Hokusai: 36 Views of Mount Fuji is closing on Sunday, June 17. In celebration of the exhibition, this video shows exhibition curator Ann Yonemura discussing two of Katsushika Hokusai’s most famous prints: Under the Wave off Kanagawa (better known as the “Great Wave”) and Red Fuji. Both have become icons of the art world.
Hokusai’s series Thirty-six Views of Mount Fuji became a landmark in Japanese print publishing when it was first published in 1831, incorporating innovative compositions, techniques, and coloration, and establishing landscape as a new subject. The images proved so popular that Hokusai continued the series and added another ten prints. The exhibition on view in the Sackler is a rare opportunity to see examples of all forty-six, culled from important collections around the world.
On Friday, June 15, from 4 to 5 pm, join Yonemura at the entrance to the exhibition for an informal conversation about Hokusai, Mount Fuji, and woodblock prints in Edo-period Japan. Don’t miss this wonderful opportunity to learn more about Japan’s most famous artist.
A visitor recently wrote in our Japan Spring comment book wanting to know why it is “so dark” in the Hokusai exhibit. We asked Richard Skinner, F|S lighting designer extraordinaire, to field this one.
RS: Good question. Many of the objects on display at the Freer|Sackler are made with materials that can react to light, so it is necessary to carefully control what kind of light, how much light, and duration of exposure on these materials. The Hokusai prints are made with pigments that could easily fade or shift in color if overexposed to light. Curator Ann Yonemura has carefully selected the best copy available of each print—and to preserve these objects in their current pristine condition, the light level is restricted to 5 foot-candles of visible light. We carefully measure the light level at each individual object with an illuminance meter and also monitor how long lights are on each day using a digital data logging system. Typically, prints of this nature can only be displayed for a limited length of time before they must go back into storage.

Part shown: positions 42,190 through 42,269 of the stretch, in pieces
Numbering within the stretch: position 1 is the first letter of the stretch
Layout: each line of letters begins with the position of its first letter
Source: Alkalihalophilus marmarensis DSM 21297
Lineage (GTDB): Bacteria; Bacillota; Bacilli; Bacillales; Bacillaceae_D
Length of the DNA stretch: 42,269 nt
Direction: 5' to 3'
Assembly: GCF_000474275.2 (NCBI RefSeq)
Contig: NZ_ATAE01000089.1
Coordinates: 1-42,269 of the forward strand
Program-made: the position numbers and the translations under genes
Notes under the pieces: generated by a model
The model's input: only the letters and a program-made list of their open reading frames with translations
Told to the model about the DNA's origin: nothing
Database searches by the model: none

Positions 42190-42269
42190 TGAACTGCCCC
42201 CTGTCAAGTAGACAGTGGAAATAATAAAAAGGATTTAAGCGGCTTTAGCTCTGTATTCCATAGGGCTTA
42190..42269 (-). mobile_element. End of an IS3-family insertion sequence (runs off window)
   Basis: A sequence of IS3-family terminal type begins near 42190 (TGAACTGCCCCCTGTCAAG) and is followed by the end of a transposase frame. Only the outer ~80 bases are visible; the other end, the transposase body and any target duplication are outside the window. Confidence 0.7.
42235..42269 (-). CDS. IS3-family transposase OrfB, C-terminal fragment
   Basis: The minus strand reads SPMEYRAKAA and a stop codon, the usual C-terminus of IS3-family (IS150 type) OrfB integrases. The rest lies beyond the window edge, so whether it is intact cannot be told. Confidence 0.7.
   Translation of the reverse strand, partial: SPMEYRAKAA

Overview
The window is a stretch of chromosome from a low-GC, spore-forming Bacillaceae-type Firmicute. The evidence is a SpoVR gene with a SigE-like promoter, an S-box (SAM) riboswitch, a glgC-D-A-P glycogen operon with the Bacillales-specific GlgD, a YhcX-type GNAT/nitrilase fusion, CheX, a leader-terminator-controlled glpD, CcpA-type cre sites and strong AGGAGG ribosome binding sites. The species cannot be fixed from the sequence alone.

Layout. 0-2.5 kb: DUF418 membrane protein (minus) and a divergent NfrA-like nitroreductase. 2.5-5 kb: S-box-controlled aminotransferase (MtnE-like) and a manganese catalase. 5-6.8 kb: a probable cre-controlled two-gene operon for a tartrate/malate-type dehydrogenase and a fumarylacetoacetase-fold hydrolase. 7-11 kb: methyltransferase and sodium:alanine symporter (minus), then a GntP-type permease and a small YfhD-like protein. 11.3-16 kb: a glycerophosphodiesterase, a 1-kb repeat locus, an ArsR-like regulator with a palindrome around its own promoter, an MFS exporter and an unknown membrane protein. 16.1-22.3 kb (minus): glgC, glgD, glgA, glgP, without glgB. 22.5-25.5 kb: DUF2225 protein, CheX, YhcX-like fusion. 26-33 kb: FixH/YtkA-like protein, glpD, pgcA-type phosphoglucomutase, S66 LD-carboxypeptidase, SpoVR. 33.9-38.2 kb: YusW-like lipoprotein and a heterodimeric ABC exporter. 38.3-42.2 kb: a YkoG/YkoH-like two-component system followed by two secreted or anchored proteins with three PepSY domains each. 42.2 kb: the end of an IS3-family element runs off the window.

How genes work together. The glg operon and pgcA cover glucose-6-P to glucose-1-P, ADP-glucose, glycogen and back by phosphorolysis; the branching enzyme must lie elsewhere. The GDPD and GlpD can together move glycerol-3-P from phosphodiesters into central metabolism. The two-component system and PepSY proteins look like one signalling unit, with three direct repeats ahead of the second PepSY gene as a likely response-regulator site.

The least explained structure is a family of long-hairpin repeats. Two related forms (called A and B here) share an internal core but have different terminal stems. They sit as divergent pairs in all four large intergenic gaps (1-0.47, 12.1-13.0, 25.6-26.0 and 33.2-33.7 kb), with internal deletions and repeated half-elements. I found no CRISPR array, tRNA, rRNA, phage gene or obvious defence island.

Any more questions for us? Let us know in the comments!
Ann Yonemura, senior associate curator of Japanese Art; photo by H. Wicaksono
We have the honor of having Ann Yonemura with us today. Ann is the senior associate curator of Japanese art at the Freer|Sackler. She shares with us how special and rare it is to have the complete set of Hokusai prints on view, Thirty-six Views of Mount Fuji, selected from seven museums and two private collections.
“It’s very difficult to bring the series together this way. It really is the first show of the full series that I have seen in my lifetime. It’s up for twelve weeks only, so it’s brief, just like the cherry blossoms. The prints are beautiful, and in excellent condition. Visitors to the exhibition will be seeing the prints as they would have appeared in the 1830s, when they were first published.”